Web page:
Anastasia Qvist is an outstanding lawyer. My criminal law situation (family violence order) was difficult, complex and Ana's diligence saved me as I was going through the most difficult period of my life. Ana is down to earth, commonsense and she even kept our costs to a minimum. She is a skilled litigator and knows the ins and outs of the ACT Magistrates Court. She dealt skillfully with the DPP and is an excellent negotiator. You will get a fair representation and she genuinely cares about her clients. She has my complete recommendation. The lady goes to bat for her clients.
I would strongly recommend Anastasia to anyone who is seeking legal representation. As a first-time offender who was charged with a Level 2 Drink Driving offence, she walked me through every step of the matter and was very upfront and clear on all aspects of my case. She was always accessible when I needed advice. Her approach and advice were excellent. Under her representation, I received the best possible outcome and managed to avoid a criminal conviction. She was a pleasure to deal with throughout the whole matter.
Anastasia Qvist was very professional and helpful in every step of my matter. I got a very good outcome and I can’t thank you enough for your hard work and the Armstrong Legal team in Canberra. I would highly recommend her!!!
Throughout Angela has been the consummate professional. She maintained a calm, yet strong demeanour remained informative and completely open in her communication and took complete ownership of the situation. We felt confident we finally had an advocate to steer us out of the nightmare we were in, and she did so with great respect and sincerity. I cannot speak more highly of Angela. She has literally rescued our family from what looked very much like a hopeless future.
Words can’t describe how grateful I am to Trudie Cameron being my solicitor and to Andrew Tiedt presenting my case in the court. They both have been very supportive and amazingly professional and effective. I’ve got an absolutely fantastic outcome I couldn’t even dream about.
Soon after meeting Andrew I knew he was the solicitor I wanted to handle my matter. He immediately sprang into action which brought me stability and hope during a tumultuous time in my life. Andrew was never afraid to give me straight answers to my tough questions which is a true mark of integrity. He is clearly at ease in the court environment and I believe his calm and measured demeanour went a long way to helping me secure the best result from my day in court. I would certainly recommend you approach Andrew if you need assistance.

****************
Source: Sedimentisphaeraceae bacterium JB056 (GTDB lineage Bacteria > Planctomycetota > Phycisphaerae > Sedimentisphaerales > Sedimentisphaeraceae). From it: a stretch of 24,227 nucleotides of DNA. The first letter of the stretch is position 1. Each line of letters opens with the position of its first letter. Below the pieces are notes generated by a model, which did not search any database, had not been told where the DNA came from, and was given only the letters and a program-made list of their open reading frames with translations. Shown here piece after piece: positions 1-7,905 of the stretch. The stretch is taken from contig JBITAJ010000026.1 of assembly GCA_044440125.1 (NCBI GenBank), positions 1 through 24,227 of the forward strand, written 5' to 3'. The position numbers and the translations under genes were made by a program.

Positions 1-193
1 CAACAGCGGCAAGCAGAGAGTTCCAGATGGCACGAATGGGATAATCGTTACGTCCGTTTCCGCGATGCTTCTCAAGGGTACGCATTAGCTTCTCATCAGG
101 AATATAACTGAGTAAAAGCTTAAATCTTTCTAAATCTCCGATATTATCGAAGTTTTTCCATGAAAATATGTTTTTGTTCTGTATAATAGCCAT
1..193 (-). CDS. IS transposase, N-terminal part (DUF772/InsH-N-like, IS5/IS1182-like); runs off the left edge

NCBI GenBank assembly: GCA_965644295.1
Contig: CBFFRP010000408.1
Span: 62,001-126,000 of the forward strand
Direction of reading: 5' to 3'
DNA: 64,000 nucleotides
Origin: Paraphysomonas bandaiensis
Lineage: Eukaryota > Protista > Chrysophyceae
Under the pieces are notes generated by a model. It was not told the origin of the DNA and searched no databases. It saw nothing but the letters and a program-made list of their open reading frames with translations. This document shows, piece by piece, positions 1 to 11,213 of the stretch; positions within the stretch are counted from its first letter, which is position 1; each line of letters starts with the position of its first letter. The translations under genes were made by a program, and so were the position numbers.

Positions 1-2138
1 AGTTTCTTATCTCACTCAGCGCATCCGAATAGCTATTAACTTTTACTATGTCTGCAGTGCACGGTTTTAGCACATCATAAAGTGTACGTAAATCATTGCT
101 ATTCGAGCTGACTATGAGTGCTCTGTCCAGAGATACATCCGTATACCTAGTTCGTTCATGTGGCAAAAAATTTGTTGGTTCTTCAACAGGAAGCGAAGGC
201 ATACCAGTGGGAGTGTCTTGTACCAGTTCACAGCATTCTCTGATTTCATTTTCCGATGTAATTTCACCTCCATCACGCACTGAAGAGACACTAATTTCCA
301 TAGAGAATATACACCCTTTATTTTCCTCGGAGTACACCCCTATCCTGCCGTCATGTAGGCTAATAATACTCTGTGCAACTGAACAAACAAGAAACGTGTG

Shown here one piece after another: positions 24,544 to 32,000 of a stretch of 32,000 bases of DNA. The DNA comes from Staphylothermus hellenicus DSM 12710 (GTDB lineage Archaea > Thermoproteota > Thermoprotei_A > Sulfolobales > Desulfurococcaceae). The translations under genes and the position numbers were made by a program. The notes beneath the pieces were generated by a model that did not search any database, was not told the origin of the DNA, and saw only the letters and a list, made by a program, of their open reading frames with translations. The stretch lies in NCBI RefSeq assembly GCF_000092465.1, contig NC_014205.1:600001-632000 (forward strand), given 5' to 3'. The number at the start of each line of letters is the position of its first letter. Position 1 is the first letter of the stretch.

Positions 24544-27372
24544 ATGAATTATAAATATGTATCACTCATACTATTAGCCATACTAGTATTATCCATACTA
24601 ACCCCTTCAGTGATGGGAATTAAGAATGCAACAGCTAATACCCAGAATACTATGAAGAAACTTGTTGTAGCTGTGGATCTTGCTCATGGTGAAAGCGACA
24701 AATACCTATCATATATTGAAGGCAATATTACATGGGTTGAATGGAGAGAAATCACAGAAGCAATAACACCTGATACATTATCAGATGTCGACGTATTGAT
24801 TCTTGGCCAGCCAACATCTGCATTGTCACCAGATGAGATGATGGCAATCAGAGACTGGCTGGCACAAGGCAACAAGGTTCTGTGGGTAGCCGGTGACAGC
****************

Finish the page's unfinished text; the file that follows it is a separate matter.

"Andrew Tiedt was very professional and considerate to personal circumstances and gave sound advice that resulted in the best outcome possible. Highly recommended."
When a Queensland court finds an offender guilty of a crime, it will then proceed to sentence the person. If the court considers a term of imprisonment to be the appropriate penalty, tt will then consider whether to suspend all or part of that term. Suspended sentences are a sentencing order where the offender can live in the community but must comply with the conditions attached to the suspended sentence. A person on a suspended sentence must not commit any further offences punishable by imprisonment during the operational period of the suspended sentence. If such an offence is committed, or if the conditions of the suspended sentenced are breached, the offender may be ordered to serve all or part of the term that has been suspended in prison.
How do suspended sentences work?
Under Part 8 of the Penalties and Sentencing Act 1992, a term of imprisonment of five years or less may be suspended. If the sentence is partly suspended, the offender must serve part of the term in prison but then is released on conditions. If a sentence is wholly suspended, the offender does not serve any time in prison unless the conditions attached to the order are breached.
The length of time for which a sentence is suspended is referred to as the operational period. If the decision-maker orders a term of imprisonment to be wholly suspended, then the offender is free to live in the community for the operational period provided they adhere to the conditions.
A partially suspended sentence means the offender must serve some of the term of imprisonment in custody, following which the remainder of the term is suspended and the offender lives in the community for the operational period. An offender on a suspended sentence is free to work and mix with the community and continue with their normal life to the extent permitted by the conditions of the sentence, which may include abstaining from alcohol and drugs or abiding by a curfew. There may be other conditions such as that the offender undergo counselling, or drug rehabilitation, or report to the police regularly. Some offenders may not be able to travel during the operational period of the sentence due to conditions that make travel impossible.